The impact of Welfare Reform, from the 2012 Act onwards, on the housing sector in Scotland is substantial. The impact has been most strongly felt by tenants and their landlords, with different kinds of impact in the private and social rented sectors. Scottish Government have taken steps to mitigate this impact, including through funding for Discretionary Housing Payments, but this cannot address the full impact of UK Government policy.
Reduction in availability of support for housing costs increases the risk of hardship or homelessness, and reduces the ability of individuals to seek out appropriate, sustainable accommodation to fit their needs. Scottish Government’s ambition for housing is of a housing system that works for everyone, the impact of welfare reform can therefore work against this ambition.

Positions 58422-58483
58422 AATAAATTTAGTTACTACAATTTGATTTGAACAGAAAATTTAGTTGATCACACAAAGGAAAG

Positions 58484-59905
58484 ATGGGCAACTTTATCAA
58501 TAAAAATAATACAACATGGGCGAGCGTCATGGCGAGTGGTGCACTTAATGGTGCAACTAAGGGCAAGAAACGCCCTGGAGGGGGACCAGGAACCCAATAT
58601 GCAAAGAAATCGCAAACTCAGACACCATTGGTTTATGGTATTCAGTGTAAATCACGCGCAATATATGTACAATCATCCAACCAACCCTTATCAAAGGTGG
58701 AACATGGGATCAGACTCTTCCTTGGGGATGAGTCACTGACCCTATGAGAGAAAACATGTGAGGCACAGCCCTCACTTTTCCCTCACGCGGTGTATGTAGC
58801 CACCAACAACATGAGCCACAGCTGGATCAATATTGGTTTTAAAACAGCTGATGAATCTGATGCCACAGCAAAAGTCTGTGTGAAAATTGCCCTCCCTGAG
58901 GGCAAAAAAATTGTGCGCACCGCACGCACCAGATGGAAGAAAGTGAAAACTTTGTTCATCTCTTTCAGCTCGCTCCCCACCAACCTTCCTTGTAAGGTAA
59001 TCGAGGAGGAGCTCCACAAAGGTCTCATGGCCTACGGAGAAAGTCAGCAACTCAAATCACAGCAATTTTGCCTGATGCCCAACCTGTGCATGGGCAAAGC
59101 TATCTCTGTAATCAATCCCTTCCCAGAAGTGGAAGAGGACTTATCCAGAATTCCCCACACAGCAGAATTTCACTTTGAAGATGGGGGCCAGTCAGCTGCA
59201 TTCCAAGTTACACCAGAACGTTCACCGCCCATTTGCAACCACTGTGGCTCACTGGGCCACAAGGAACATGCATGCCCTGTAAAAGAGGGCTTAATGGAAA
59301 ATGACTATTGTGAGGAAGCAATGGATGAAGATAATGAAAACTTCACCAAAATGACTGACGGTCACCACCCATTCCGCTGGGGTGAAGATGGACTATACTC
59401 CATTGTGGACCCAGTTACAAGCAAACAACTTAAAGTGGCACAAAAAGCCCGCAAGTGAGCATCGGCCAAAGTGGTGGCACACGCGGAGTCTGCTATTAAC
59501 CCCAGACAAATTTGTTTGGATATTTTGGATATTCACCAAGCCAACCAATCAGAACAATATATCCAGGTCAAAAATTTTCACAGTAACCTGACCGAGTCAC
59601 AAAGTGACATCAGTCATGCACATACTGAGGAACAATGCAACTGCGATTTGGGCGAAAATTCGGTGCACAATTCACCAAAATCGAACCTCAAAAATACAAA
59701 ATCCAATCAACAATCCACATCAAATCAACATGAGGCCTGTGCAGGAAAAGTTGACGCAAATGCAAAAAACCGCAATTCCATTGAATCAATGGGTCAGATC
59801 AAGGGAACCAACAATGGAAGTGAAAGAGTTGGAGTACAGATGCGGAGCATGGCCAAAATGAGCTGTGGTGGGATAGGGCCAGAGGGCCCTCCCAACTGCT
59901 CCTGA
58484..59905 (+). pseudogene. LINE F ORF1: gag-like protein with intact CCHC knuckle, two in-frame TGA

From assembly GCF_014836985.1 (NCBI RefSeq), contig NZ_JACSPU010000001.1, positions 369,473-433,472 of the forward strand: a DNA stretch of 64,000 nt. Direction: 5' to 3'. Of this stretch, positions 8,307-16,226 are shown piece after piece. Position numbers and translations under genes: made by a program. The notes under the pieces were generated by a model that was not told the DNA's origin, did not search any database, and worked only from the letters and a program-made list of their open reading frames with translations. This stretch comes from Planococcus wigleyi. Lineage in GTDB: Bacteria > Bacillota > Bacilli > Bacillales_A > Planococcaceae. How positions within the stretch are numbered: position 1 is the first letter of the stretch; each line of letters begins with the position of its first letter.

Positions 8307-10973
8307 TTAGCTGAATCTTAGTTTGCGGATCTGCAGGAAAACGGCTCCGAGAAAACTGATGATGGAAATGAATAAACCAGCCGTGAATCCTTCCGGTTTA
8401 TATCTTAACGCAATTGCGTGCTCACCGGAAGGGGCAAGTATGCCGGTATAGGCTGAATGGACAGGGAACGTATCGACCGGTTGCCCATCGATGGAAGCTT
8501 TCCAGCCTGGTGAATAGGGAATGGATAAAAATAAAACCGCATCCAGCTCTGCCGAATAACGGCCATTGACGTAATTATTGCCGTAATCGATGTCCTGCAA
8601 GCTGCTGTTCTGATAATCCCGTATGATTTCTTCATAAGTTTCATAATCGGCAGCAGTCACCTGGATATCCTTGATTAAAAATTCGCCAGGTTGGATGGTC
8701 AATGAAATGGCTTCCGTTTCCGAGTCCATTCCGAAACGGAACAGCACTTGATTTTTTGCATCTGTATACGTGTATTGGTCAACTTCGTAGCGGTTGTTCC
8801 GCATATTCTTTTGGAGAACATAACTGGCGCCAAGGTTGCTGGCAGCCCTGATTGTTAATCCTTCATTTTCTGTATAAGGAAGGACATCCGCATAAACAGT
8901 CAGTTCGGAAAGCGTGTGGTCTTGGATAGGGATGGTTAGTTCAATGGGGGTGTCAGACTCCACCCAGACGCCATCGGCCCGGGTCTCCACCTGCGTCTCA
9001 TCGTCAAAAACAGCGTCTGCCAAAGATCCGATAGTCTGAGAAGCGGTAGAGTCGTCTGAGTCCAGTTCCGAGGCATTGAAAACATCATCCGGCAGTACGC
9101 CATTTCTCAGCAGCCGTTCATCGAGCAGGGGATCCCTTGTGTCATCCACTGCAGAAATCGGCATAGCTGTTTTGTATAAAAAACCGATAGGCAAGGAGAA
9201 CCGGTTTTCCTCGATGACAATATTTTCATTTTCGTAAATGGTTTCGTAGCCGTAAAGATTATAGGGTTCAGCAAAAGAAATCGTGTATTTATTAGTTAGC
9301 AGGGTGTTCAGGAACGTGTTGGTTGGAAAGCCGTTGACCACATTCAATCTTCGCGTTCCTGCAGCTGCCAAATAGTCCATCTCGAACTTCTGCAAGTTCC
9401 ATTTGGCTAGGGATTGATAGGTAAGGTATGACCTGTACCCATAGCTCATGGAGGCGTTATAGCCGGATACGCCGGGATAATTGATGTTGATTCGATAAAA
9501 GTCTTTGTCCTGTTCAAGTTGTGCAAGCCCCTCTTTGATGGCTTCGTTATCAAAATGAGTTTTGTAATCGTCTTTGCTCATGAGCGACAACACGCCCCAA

In the private rented sector the impact of the freeze on Local Housing Allowance has limited the availability of affordable accommodation in a number of areas in Scotland, forcing households to accept less suitable accommodation or to make substantial savings in their wider living costs.
In the social rented sector Universal Credit is having an impact on the ability of tenants to effectively pay their rents on time or in full, and although data quality is poor this appears to have led to a substantial increase in rent arrears amongst universal credit recipients. This leads to additional burdens on both landlords and tenants, administrative and financial.